Love and Summer: A Novel

Love and Summer: A Novel

3.5 17
by William Trevor
     
 

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It's summer and nothing much is happening in Rathmoye. So it doesn't go unnoticed when a dark-haired stranger appears on his bicycle and begins photographing the mourners at Mrs. Connulty's funeral. Florian Kilderry couldn't know that the Connultys are said to own half the town: he has only come to Rathmoye to photograph the scorched remains of its burnt- out

Overview

It's summer and nothing much is happening in Rathmoye. So it doesn't go unnoticed when a dark-haired stranger appears on his bicycle and begins photographing the mourners at Mrs. Connulty's funeral. Florian Kilderry couldn't know that the Connultys are said to own half the town: he has only come to Rathmoye to photograph the scorched remains of its burnt- out cinema.

A few miles out in the country, Dillahan, a farmer and a decent man, has married again: Ellie is the young convent girl who came to work for him when he was widowed. Ellie leads a quiet, routine life, often alone while Dillahan runs the farm.

Florian is planning to leave Ireland and start over. Ellie is settled in her new role as Dillahan's wife. But Florian's visit to Rathmoye introduces him to Ellie, and a dangerously reckless attachment begins.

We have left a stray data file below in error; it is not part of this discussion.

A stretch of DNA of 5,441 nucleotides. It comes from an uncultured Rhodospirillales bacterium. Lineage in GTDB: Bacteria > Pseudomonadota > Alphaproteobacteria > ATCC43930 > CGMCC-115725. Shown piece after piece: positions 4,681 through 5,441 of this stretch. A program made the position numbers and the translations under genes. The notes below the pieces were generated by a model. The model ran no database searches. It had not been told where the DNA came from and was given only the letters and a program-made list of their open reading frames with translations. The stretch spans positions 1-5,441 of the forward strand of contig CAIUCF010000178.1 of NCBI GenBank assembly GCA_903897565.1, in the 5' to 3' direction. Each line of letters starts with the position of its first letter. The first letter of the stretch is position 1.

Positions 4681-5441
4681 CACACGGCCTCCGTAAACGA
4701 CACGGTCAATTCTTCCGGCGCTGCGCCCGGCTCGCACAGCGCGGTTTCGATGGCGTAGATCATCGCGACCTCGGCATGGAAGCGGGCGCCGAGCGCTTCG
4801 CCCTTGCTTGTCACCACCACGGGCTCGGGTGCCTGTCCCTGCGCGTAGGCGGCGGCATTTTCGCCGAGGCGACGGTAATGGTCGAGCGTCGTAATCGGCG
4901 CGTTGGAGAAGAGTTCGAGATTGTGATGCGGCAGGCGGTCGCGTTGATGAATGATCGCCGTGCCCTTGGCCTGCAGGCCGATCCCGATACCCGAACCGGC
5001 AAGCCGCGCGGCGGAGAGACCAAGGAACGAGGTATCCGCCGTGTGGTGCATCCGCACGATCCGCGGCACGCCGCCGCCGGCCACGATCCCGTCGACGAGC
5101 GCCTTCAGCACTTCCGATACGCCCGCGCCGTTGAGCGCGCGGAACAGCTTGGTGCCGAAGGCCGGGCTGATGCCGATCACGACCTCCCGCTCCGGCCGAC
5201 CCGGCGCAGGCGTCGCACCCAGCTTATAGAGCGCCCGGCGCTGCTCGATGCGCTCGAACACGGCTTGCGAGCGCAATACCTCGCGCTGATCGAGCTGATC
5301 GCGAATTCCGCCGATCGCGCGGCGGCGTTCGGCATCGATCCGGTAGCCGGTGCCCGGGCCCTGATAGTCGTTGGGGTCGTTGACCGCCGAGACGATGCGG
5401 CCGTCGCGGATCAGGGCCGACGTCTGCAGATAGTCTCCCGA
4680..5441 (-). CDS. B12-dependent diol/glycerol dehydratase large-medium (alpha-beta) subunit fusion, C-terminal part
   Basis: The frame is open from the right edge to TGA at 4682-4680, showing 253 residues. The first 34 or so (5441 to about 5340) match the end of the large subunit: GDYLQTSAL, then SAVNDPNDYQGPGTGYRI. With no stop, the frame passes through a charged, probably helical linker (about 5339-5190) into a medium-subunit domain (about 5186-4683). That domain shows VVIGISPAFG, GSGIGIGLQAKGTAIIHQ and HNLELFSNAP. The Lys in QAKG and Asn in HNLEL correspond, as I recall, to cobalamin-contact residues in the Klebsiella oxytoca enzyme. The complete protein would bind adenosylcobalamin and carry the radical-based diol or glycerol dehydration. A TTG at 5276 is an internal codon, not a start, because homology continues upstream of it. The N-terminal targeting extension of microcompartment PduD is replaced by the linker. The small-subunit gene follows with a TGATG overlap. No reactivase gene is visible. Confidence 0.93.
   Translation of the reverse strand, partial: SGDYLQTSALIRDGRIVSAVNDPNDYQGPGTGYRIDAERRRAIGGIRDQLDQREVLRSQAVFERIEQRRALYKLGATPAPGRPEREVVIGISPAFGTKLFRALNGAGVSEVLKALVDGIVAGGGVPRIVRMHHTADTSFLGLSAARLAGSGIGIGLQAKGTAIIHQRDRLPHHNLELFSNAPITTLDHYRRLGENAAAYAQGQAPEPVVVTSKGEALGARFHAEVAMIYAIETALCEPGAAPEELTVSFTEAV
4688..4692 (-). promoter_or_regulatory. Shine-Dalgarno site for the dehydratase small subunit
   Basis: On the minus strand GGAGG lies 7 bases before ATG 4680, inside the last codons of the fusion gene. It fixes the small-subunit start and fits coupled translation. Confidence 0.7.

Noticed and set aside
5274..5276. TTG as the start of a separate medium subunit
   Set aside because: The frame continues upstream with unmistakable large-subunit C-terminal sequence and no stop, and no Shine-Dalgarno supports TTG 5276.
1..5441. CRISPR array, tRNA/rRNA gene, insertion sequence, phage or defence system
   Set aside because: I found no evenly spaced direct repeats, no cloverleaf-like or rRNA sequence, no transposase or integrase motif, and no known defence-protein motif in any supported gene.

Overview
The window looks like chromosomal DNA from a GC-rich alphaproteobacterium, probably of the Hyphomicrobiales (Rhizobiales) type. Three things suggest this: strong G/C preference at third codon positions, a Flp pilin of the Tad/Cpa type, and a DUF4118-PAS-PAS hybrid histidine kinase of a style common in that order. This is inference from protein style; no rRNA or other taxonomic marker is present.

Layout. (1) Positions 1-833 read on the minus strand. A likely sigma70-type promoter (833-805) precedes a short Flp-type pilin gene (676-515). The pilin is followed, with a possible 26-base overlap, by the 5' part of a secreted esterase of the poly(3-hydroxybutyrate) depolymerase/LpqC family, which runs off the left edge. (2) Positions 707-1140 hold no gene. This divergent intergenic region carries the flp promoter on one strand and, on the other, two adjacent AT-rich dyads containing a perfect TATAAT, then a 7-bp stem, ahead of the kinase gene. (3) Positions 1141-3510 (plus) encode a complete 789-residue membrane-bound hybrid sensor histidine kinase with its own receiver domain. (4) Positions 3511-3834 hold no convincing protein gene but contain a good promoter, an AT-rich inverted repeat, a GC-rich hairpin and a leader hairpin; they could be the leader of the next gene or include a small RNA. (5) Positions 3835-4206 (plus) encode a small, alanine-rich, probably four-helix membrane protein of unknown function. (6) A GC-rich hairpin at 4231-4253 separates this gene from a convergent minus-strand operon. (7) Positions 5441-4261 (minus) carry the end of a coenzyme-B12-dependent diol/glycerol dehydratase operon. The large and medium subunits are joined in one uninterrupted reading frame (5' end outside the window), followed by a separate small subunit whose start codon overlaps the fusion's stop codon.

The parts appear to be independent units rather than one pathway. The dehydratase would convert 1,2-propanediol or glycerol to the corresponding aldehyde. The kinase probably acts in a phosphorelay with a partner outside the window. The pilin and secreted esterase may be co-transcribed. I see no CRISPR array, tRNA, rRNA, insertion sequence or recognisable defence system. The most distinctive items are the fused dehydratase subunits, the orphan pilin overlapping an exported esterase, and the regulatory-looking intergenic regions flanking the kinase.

In a characteristically masterly way Trevor evokes the passions and frustrations felt by Ellie and Florian, and by the people of a small Irish town during one long summer.

Editorial Reviews

Publishers Weekly

The tragic consequences of a woman's lost honor and a family's shame haunt several generations in Trevor's masterful 14th novel. His prose precisely nuanced and restrained, Trevor depicts a society beginning to loosen itself from the Church's implacable condemnation of sexual immorality. Years ago, Miss Connulty's dragon of a mother forced her into lifelong atonement after she was abandoned by her lover. Now, in the mid-1950s, middle-aged and forever marked for spinsterhood in her small Irish town, she is intent on protecting Ellie Dillahan, the naïve young wife of an older farmer. A foundling raised by nuns, Ellie was sent to housekeep for the widowed farmer, and she is content until her dormant emotions are awakened by a charming but feckless bachelor, Florian Kilderry, who has plans to soon leave Ireland. Their affair is bittersweet, evoking Florian's regretful knowledge that he will cause heartbreak and Ellie's shy but urgent passion and culminating in a surprising resolution. Trevor renders the fictional town of Rathmoye with the precise detail of a photograph, while his portrait of its inhabitants is more subtle and painterly, suggesting their interwoven secrets, respectful traditions and stoic courtesy. (Sept.)